Duke basketball player Zion Williamson’s injury less than a minute into his team’s highly anticipated game against North Carolina in February revived the debate about amateurism in college sports. Should the expected No. 1 NBA draft pick risk his financial future by continuing to play, or sit out the rest of the season?
Being forced to play at least one year of college after high school before turning professional or playing collegiate sports without financial compensation other than a scholarship are issues not only on the court but in the courtroom. The debate over amateurism in college athletics and whether the case violates antitrust laws was the subject of an ABA teleconference, "Alston v. NCAA: Will 'Amateurism' Survive".
The Alston v. NCAA court case was seen as one that could change the future of collegiate sports depending on the ruling, essentially turning college recruiting into a bidding war where conferences and colleges could make their own rules about how much scholarship money to award student-athletes.
In 2015, the Ninth Circuit overturned a 2014 ruling by U.S. District Court Chief Judge Claudia Wilken, in O’Bannon v. NCAA, which would have eroded the NCAA’s principle of “amateurism.” Former UCLA basketball player Ed O’Bannon filed a lawsuit in 2009 claiming the NCAA was illegally using players’ images in video games without paying them. Wilken ruled the NCAA’s rules operate as an unreasonable restraint of trade, in violation of antitrust law. The Ninth Circuit agreed the NCAA rules were an unlawful restraint of trade, but two of the three judges also concluded that preserving amateurism was an important goal and that any compensation athletes might receive had to be related to education. Both sides appealed the ruling to the Supreme Court, which refused in October 2016 to hear the case.
Wilken was then faced with ruling on the question of whether the NCAA’s amateurism rules are unlawful in Alston v. NCAA, which was tried in September 2018 in Oakland, Calif. The plaintiffs — former West Virginia football player Shawne Alston and University of California basketball player Justine Hartman — contended the rules capping scholarships violate federal antitrust laws and want the caps removed. The NCAA countered that the caps are essential to protecting amateurism in college athletics.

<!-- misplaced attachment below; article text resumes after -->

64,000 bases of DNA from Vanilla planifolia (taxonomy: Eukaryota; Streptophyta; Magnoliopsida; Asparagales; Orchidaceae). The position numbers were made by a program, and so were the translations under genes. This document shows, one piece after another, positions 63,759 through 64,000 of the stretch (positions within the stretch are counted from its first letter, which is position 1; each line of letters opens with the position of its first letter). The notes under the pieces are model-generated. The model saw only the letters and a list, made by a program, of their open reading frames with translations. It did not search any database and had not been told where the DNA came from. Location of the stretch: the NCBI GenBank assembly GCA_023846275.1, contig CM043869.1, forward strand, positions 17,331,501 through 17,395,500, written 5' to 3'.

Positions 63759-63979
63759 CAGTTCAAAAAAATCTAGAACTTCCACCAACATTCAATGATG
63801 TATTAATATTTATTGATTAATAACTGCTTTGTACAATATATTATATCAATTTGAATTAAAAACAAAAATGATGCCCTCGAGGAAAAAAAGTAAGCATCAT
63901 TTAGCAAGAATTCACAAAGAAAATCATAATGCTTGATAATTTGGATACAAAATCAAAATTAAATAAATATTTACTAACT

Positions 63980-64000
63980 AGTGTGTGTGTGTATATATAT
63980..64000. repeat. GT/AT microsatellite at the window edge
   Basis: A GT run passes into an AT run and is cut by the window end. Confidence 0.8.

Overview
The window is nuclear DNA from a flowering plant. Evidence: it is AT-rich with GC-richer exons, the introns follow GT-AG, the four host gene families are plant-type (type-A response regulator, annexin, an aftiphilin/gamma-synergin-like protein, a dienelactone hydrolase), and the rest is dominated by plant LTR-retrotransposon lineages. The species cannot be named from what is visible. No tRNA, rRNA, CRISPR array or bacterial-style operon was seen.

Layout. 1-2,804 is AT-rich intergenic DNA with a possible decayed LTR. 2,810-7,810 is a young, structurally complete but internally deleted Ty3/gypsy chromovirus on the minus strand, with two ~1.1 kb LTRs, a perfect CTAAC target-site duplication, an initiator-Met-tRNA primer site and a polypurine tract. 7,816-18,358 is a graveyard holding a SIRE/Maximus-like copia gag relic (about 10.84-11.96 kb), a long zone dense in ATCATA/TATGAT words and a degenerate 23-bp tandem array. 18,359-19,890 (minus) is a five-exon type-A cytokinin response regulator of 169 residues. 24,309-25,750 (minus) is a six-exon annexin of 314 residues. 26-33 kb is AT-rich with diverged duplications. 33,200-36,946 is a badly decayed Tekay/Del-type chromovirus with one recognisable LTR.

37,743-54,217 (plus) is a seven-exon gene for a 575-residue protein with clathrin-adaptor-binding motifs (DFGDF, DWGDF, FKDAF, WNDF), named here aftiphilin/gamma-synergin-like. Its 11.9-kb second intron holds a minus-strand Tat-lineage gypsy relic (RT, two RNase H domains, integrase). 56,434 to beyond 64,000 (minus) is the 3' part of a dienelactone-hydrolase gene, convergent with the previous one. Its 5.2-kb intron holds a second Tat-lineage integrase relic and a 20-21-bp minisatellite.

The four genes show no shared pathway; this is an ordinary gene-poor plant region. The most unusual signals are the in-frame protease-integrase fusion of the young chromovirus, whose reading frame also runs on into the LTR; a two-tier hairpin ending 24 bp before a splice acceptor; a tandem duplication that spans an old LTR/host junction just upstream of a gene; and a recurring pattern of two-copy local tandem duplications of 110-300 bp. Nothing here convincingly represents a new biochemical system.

In her ruling on March 8, Wilken opened the way for college football and basketball players to receive more compensation than they do now, but narrowly limited the benefits to expenses “related to education.’’ The ruling was a partial win for the athletes but fell well short of their goal of eliminating the NCAA’s cap on their compensation. The judge determined that amateurism rules barring payment beyond scholarships and certain related costs of education violate antitrust law. Schools, she said, can compensate athletes for education-related expenses such as postgraduate scholarships, tutoring, study abroad and computers and musical instruments. Individual conferences could cap these payments.
Panelist Gabe Feldman, a law professor at Tulane Law School, had predicted before Wilken’s ruling that she would “rule in some way against the NCAA, but I think the case will wind up back in the Ninth Circuit and possibly the Supreme Court.”
Pepperdine Law School professor Maureen Weston said she, too, could see a repeat of the Ninth Circuit and possible Supreme Court involvement but added, “Something’s got to change. Win or lose, the pressure is mounting and the money is too big.”
The program was sponsored by the ABA Section of Antitrust Law. Other participants were moderator Bryan Bloom, New York assistant attorney general; Rutgers Law School professor Michael Carrier; and lawyer Sathya Gosselin, Hausfeld LLP.
"Alston v. NCAA: Will 'Amateurism' Survive" was produced in January as an installment of the Section's Committee Programs educational teleconferences on timely antitrust topics held on a monthly basis. The series is a member benefit of the section. View available program audio here.